Monday, August 2, 2010

What We're Drinking This Week

We've got a busy week ahead, with a couple interesting cocktails served up on Tuesday and Thursday.  But first, we have the obligatory Soundtrack of the Week as well as an extended foray into the Book of the Week.  If you just want to see what we're drinking, scroll down to the bottom, I won't be offended.

Soundtrack of the Week:  Arcade Fire "The Suburbs"  When Arcade Fire burst onto the scene in 2005, they were a revelation.  Their music was intricate, sincere, and resonated in a way that other bands could not imitate.  Try and listen to Rebellion without wanting to run through a brick wall, I dare you.  But after their debut album "Funeral", Arcade Fire turned in an album that was good but not great.  Hardly a sophomore slump by any means, "Neon Bible" just had to follow one of the best albums of the last 10 years - not a small feat to achieve.

With much of the weight from past success behind them, Arcade Fire's newest effort offers some classic songs.  The title track The Suburbs is crushing.  The lyric "Sometimes I can't believe it, I'm moving past the feeling" is stunning within the song, and a great line all its own.  The song Modern Man kicks the lyrical can further down the road, when Win sings "So I wait in line, I'm a modern man; and the people behind me, they can't understand; make me feel like; something don't feel right."

It's fitting that Mad Men's newest season coincides with the release of this album.  Both the TV show and this album heavily rely upon the notion that suburban life, modern life, are both incredibly false in their nature.  Arcade Fire has built out a niche with social commentary, and serious reflections of the modern family.  "The Suburbs" seems in many ways to be its own follow-up to "Funeral", almost a prequel to a family's existence and lives. 

"The Suburbs" comes out tomorrow.

Book of the Week: "Bananas: The Fate of the Fruit That Changed the World" by Dan Koeppel

As you have likely gathered by now, I'm a sucker for books about food (I recommended Apples by Frank Browning a few weeks back).  Bananas is a rather striking book, largely because at least half of the book is a discussion of the various maladies that threaten the banana's existence. 

We eat one variety of banana, the Cavendish.  If you go to a specialty store, you might find a couple other banana varieties, but 99% of the US market is Cavendish bananas.  Compare this to the apple market, and it's a very different beast.  We can buy upwards of a dozen apple varieties at a given store.  Bananas though - Cavendish.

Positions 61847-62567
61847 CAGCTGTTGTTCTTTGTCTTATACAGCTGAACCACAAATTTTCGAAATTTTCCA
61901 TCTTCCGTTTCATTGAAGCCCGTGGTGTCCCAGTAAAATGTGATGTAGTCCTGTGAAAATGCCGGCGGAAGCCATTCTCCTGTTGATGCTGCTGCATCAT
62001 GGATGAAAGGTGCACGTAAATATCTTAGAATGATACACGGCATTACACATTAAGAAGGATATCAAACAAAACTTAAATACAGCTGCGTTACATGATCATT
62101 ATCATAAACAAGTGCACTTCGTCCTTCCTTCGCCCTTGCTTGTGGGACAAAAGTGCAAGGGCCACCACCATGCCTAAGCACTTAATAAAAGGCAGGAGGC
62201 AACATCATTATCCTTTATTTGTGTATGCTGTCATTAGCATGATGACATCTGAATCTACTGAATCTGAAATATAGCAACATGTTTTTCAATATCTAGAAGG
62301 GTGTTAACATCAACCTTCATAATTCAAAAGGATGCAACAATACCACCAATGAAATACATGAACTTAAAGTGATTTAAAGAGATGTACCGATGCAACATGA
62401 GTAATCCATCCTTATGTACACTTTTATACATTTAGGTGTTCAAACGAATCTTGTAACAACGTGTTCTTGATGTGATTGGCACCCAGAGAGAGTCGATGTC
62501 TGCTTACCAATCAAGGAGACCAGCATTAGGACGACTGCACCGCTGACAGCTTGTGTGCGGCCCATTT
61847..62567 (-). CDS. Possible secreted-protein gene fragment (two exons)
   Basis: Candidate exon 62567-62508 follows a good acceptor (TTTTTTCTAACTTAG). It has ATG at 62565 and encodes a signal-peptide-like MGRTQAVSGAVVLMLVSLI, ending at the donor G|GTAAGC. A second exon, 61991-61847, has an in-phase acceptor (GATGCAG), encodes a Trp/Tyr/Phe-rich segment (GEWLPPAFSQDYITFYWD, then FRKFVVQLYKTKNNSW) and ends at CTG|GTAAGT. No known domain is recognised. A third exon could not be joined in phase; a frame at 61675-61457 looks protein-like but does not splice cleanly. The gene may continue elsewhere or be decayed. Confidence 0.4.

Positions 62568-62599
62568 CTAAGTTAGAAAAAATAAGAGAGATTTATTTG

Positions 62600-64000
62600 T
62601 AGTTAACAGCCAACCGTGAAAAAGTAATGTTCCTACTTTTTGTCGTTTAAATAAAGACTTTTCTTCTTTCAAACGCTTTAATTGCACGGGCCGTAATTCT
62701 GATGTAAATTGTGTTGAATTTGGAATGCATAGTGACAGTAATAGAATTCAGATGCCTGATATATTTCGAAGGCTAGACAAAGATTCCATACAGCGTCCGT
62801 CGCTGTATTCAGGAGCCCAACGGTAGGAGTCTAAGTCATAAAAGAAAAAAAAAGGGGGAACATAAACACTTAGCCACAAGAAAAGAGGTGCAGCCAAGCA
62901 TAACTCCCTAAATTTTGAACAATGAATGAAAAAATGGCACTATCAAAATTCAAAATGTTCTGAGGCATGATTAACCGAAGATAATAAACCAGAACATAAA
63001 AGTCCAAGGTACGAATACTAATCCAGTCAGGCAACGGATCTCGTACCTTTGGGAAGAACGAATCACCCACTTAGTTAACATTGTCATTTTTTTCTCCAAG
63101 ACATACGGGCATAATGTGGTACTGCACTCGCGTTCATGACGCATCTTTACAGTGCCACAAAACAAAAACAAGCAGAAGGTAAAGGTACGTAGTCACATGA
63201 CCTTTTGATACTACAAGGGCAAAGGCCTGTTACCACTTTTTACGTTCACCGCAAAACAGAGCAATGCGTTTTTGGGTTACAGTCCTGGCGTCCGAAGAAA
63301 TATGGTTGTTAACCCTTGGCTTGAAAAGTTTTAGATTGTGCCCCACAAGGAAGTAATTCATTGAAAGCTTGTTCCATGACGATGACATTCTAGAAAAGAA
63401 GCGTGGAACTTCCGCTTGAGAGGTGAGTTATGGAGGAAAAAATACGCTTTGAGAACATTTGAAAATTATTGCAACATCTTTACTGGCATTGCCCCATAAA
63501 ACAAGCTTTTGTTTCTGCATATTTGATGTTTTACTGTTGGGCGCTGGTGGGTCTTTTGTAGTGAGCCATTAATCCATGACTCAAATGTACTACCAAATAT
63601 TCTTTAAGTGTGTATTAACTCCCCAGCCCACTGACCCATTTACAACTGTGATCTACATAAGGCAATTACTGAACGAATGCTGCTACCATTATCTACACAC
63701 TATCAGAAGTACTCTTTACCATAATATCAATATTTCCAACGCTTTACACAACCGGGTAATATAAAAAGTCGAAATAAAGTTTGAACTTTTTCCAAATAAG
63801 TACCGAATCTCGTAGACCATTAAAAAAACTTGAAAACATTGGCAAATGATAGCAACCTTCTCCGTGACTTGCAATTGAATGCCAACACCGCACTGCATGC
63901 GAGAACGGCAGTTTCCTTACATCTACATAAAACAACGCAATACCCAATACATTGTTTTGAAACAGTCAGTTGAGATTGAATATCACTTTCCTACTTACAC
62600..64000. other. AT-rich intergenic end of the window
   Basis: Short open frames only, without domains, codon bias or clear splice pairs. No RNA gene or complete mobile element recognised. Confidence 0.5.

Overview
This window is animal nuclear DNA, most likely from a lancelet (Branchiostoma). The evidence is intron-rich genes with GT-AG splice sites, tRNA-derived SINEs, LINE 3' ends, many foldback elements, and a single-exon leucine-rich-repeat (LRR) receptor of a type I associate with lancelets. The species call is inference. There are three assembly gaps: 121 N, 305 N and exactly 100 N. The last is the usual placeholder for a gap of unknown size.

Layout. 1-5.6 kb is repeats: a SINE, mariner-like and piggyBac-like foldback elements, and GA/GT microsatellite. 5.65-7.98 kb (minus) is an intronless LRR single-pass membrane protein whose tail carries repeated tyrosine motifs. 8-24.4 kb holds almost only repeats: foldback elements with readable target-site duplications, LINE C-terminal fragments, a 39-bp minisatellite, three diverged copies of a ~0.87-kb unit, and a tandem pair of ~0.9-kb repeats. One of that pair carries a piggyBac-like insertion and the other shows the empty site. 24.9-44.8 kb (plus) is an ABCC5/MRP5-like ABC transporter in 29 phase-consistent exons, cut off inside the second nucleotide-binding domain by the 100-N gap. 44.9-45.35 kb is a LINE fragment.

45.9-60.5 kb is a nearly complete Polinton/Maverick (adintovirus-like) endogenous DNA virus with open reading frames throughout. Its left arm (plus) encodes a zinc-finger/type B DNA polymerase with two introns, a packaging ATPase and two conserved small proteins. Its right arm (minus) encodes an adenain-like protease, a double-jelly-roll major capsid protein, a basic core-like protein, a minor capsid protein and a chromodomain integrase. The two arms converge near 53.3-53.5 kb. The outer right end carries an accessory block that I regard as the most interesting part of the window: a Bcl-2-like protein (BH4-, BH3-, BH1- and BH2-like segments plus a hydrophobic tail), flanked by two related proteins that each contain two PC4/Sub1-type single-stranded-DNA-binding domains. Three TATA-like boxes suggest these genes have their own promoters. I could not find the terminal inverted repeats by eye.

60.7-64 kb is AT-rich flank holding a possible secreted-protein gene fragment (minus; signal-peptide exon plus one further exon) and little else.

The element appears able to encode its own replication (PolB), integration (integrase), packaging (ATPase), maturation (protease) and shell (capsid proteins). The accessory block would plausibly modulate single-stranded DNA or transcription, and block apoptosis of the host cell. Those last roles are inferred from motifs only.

Why is that?  Well, long story short - the Cavendish is one of the few bananas that had a taste-profile that was acceptable to the US market, while also ripe (see what I did there?) for production and seeming immunity to the main disease at the time of its rise in prominence, Panama disease.  The Cavendish replaced the Gros Michael banana in the 1950s, after the Gros Michel (considered a superier banana in taste) succumbed to Panama disease.

Like any monoculture, the banana plant faces serious threats from disease because if the plant is not resistant to a particular ailment, the entire crop will suffer.  The Cavendish is threatened primarily by Panama disease and Black Sagitoka.  Both diseases threaten the banana supply.  Once either malady reaches a banana crop, all of the banana plants in the area are done-for. 

At the moment, scientists are working to find a replacement to the Cavendish, a banana that is resistant to Panama disease and Black Sagitoka.  It's not an easy task though, as bananas are extremely difficult to reproduce.

I think Bananas is an excellent primer on the subject of the fruit, delving a little too briefly at times on the effect it has had on various developing countries.  No doubt entire books could be written on the destructive path United Fruit (now Chiquita) tore through much of South America and the Caribbean. 

So, with that, here's What We're Drinking This Week:

- Tuesday - Canecutter - Rum based, with some Kahlua and Coke, served over ice.

- Thursday - Celeb_U_Bot - Taken from the Svedka vodka cocktail archives - featuring vodka, lime juice, sugar, and a small amount of lemon juice.  Sound good.

See you all tomorrow!
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